College World Series: Virginia beats Ole Miss to reach finals for first time in program history


Virginia's Brandon Downes, right, celebrates with Nate Irving after scoring on an RBI single during the Cavaliers’ win against Mississippi. (Ted Kirk/AP)

Hours before the Virginia baseball team advanced to its first College World Series finals Saturday afternoon, the situation appeared dire when pitching coach Karl Kuhn paced from the dugout to the mound.

Starter Josh Sborz kept throwing balls in the dirt, and catcher Robbie Coman couldn’t stop them from reaching the padded wall that serves as a backstop at TD Ameritrade Park. With the Cavaliers already trailing, runners on first and second base and just one out in the bottom of the third inning, Virginia’s entire defense huddled around Kuhn.

But he looked only at Sborz and Coman.

“Let them hit it,” Kuhn said sternly. “Go back to what got us here.”

The three-run rally that ultimately propelled Virginia to a 4-1 win over Mississippi wouldn’t come until the next half-inning, but those words set the stage for it all. The Cavaliers (52-14) will face Vanderbilt in a best-of-three series beginning Monday with a chance to become the first ACC team since Wake Forest in 1955 to win college baseball’s national championship.

But as Kuhn spoke, none of that seemed certain.

Already, the Cavaliers had seen this game suspended after a 93-minute weather delay Friday night. When play resumed Saturday in the top of the second inning, they had runners on first and second with nobody out but couldn’t score. After a sacrifice bunt moved the runners to second and third, Coman struck out looking against Rebels reliever Scott Weathersby, inserted in place of Friday starter Jeremy Massie. Virginia junior Branden Cogswell ended the threat with a groundout.

The momentum had swung to Mississippi (48-21), which proceeded to take a 1-0 lead after Cavaliers shortstop Daniel Pinero double-clutched a routine grounder in the bottom of the inning, and Virginia conceded a run to Rebels senior Will Allen on a double-steal attempt.

It only became more precarious in the third inning, with Sborz laboring and Coman looking shaken by his strikeout. But then Kuhn, delivering a message he often repeats to Sborz, changed the dynamic.

“Right after that, it kind of just fell right into place,” said Sborz, a McLean native who pitched seven scoreless innings when Virginia clinched its super regional win over Maryland earlier this month.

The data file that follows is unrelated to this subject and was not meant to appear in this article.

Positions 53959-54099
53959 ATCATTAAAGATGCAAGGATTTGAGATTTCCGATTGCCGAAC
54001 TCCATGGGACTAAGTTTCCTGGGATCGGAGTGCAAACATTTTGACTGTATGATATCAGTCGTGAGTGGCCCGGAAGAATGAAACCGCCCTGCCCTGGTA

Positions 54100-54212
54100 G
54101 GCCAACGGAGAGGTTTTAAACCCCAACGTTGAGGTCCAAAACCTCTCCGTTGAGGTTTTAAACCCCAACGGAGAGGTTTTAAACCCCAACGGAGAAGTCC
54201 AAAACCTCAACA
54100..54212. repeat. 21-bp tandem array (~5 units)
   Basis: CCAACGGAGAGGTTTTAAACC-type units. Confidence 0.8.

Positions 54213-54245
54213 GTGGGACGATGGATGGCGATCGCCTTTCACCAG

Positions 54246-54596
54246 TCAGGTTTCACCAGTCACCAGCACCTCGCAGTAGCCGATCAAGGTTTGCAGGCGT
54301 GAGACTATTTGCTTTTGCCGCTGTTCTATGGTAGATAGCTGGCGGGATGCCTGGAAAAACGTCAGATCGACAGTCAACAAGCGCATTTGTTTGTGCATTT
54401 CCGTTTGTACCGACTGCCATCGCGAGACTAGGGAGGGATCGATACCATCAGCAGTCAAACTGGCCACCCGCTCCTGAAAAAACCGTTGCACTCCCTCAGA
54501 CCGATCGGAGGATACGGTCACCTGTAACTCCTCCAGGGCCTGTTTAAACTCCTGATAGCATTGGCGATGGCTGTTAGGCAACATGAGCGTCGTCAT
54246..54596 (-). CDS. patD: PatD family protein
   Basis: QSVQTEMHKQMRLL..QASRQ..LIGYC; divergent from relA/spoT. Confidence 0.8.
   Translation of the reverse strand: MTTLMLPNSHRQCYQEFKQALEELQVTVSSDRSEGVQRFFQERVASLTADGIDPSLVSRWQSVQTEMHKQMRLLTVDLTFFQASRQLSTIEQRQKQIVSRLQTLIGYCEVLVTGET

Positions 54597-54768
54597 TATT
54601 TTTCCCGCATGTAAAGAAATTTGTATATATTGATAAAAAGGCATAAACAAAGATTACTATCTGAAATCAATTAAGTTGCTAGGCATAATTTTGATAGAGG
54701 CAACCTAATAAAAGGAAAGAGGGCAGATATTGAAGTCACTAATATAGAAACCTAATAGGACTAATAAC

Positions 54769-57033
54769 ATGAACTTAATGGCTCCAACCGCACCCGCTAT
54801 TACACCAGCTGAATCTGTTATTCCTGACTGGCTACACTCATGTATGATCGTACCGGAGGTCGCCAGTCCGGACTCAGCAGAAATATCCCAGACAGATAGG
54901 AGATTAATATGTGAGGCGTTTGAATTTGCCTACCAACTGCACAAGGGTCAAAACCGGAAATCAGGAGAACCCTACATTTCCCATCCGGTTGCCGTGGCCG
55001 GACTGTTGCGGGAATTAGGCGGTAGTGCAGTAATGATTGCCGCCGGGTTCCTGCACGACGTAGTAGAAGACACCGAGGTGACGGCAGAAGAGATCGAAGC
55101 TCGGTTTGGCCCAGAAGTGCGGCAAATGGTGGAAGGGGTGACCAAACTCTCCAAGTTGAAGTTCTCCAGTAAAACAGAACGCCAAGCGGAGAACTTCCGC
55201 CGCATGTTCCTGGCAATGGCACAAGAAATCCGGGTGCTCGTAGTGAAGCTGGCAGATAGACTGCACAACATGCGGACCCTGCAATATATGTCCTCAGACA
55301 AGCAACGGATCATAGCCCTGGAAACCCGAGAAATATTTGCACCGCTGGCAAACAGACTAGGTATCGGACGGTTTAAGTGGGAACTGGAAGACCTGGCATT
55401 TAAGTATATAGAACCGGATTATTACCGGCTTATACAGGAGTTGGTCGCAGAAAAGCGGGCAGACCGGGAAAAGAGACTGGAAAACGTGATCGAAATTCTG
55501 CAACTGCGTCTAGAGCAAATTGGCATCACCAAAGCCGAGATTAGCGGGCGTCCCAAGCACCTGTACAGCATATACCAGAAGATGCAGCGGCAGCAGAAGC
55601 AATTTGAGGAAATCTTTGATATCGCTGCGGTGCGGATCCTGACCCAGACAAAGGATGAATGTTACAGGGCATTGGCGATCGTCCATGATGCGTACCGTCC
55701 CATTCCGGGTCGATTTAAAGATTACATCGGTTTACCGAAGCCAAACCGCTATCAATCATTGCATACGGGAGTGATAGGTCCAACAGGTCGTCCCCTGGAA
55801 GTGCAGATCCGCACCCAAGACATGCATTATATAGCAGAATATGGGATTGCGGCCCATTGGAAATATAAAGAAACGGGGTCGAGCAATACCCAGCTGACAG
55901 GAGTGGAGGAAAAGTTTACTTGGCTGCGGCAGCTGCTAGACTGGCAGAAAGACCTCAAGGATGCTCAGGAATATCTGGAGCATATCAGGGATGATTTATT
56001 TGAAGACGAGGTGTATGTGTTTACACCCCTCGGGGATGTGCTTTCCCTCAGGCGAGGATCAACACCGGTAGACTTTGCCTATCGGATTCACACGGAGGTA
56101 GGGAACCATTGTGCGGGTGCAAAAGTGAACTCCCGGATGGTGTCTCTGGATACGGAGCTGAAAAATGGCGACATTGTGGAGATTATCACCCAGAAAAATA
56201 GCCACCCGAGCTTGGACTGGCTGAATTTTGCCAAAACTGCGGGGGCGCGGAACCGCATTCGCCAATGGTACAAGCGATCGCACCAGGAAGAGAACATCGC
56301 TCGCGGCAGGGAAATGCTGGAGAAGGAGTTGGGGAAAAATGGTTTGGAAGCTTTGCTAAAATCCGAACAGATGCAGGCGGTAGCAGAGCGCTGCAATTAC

Sborz struck out the next batter he faced, loaded the bases with a walk and then watched third baseman Kenny Towns snag a line drive by Allen — “He crushed it,” Sborz noted — and the Cavaliers had escaped the jam without allowing another run.

“If he tries to miss those bats, we’ve got balls in the dirt. We’ve got balls flying to the backstop. We’ve got guys running all around the base paths ,” Kuhn said after the game. “He gets contact, and the baseball gods say, ‘Here, man,’ and it lands in someone’s glove for you. He got rewarded for going back to our plan.”

It only made sense then that Coman would get his own form of redemption when Virginia came to the plate in the fourth inning against Mississippi ace Chris Ellis. A well-timed hit-and-run single by center fielder Brandon Downes advanced sophomore Joe McCarthy to third base, a walk issued to designated hitter John La Prise loaded the bases and up strode Coman, Virginia’s No. 9 hitter.

Coman then sent the second pitch he saw into center field for a two-run single. A flawlessly executed safety squeeze by Cogswell gave the Cavaliers a 3-1 lead.

“You get second opportunities in this game, and I really wanted to take advantage of it,” said Coman, a part-time player who has caught all of Sborz’s starts this year.

More than enough runs had been scored. Sborz, who threw seven pitches Friday night, cruised through the fifth inning and did not allow an earned run. Senior Artie Lewicki and closer Nick Howard took care of the rest.

The Cavaliers’ pitching staff has allowed just two earned runs in 33 innings in the College World Series and is on pace to break the event’s ERA record (0.60), set by California in 1957. After the third inning Saturday, ­Mississippi had just one runner reach second base.

When it was over, Coach Brian O’Connor and his team took part in a muted celebration. There is more work to be done for a team that started the season ranked No. 1 in the country. But O’Connor, now in his 11th season at Virginia, did not let the moment pass without some reflection.

He talked about Pinero’s resiliency despite some uncharacteristic errors this week. He mentioned Downes, who battled a wrist injury all year only to deliver two hits in this game, and McCarthy, who popped up a bunt in the fifth inning only to deliver an insurance run in the seventh with an RBI double.

And then he brought up Sborz and Coman and how he never lost faith when Saturday took a turn for the worst.

“I was confident that some way we’d figure out a way,” O’Connor said.

●VANDERBILT 4, TEXAS 3: Tyler Campbell beat out an infield single with two outs in the bottom of the 10th inning to knock in the winning run and lift the Commodores into the championship series against the Cavaliers.

Mark Giannotto covers Virginia and Virginia Tech for The Washington Post.
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